The Australian Bustard (Ardeotis australis) is an amazing large ground dwelling bird, with a slight crest, white eye-brow, speckled neck with dark markings and black crown. The wings have bold black and white markings. It stands at about a metre in height, with a wingspan that is approximately twice the height. The female is slightly smaller then the male. Their newly hatched chicks are striped dark and light in colour.
The Bustard has what appears to be a ‘snooty’ appearance, as it walks in a sedate manner, holding its head up high. If disturbed it will walk away, whilst still watching, although it can fly when needed.
During their breeding season the Australian Bustard males inflate a large throat sac, that produce a loud, deep roaring noise, whilst they strut around with their tails cocked high. They are known only to breed once a year.
The female lays a large, olive-green egg on bare ground or in grass, usually where the parent bird has a good view of any approaching predators. The female keeps a low profile, being well camouflaged, whilst she incubates and cares for the young.
A nomadic bird, it can also be found in small groups. They fly to areas where food is plentiful, being capable of travelling long distances. They are omnivorous and will eat almost anything. They are known to eat locust, mice and even whole cane toads without any apparent effects.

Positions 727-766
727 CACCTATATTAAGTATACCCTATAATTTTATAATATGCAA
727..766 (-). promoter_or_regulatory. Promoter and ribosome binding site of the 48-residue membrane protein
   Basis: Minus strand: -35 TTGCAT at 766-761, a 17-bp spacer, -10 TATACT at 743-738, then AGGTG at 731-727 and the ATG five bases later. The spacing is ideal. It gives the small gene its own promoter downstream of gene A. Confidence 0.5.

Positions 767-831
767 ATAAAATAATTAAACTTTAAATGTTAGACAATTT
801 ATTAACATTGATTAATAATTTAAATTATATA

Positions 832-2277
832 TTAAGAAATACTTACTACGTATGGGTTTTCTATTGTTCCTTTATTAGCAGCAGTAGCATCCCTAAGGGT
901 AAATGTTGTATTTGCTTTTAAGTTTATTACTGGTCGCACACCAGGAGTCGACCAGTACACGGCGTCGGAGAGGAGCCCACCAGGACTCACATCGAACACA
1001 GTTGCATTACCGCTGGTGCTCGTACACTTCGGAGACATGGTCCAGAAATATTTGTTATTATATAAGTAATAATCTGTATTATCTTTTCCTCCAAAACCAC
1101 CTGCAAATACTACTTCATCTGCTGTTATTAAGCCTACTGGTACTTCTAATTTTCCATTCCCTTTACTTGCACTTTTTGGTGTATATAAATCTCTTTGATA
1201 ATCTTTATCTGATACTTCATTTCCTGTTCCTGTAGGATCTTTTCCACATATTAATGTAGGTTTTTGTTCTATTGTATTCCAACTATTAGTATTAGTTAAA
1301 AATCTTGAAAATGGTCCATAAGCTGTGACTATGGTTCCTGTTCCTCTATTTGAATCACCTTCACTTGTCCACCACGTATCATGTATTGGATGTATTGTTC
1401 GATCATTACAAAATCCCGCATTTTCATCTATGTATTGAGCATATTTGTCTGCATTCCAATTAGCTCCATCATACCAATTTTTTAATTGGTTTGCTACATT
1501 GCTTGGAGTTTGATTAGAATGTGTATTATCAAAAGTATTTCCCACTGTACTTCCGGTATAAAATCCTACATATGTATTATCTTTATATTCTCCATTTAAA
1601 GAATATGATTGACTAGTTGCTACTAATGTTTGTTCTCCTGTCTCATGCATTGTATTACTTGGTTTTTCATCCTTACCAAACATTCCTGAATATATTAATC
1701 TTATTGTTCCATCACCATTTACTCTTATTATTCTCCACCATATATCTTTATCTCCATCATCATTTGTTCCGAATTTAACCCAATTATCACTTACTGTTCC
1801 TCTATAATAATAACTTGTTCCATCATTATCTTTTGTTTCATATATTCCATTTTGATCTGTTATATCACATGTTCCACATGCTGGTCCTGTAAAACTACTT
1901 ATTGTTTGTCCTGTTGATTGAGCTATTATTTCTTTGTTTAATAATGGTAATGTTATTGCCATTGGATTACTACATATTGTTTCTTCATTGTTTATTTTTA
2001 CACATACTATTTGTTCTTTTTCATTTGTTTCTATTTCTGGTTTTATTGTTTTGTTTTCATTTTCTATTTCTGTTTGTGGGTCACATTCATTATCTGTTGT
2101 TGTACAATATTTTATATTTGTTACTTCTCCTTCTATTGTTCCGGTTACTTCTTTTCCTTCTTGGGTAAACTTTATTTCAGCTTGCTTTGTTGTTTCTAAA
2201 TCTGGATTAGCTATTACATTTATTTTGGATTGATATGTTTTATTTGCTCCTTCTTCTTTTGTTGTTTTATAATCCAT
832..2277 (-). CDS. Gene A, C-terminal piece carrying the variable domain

They were once widespread across much of mainland Australia, in open habitats. They are now increasingly rare or extinct in the south, especially in regions that are populated, but are still seen in the northern parts of Australia. They are found mainly in grassland, open savannah woodland, flood plains and open agricultural regions across the northern parts of Australia and southern New Guinea.
- Common name:
- Also called the Plains Turkey, Wild Turkey and Bush Turkey. The Brush Turkey is a name applied to another species known alternatively as the Brush-turkey.
Photos © Dorothy L
Click to the next page to check out our video and other images of this amazing bird.
More photos of the Australian Bustard from the Alice Springs Desert Park.
Australian Bustard (Ardeotis australis) >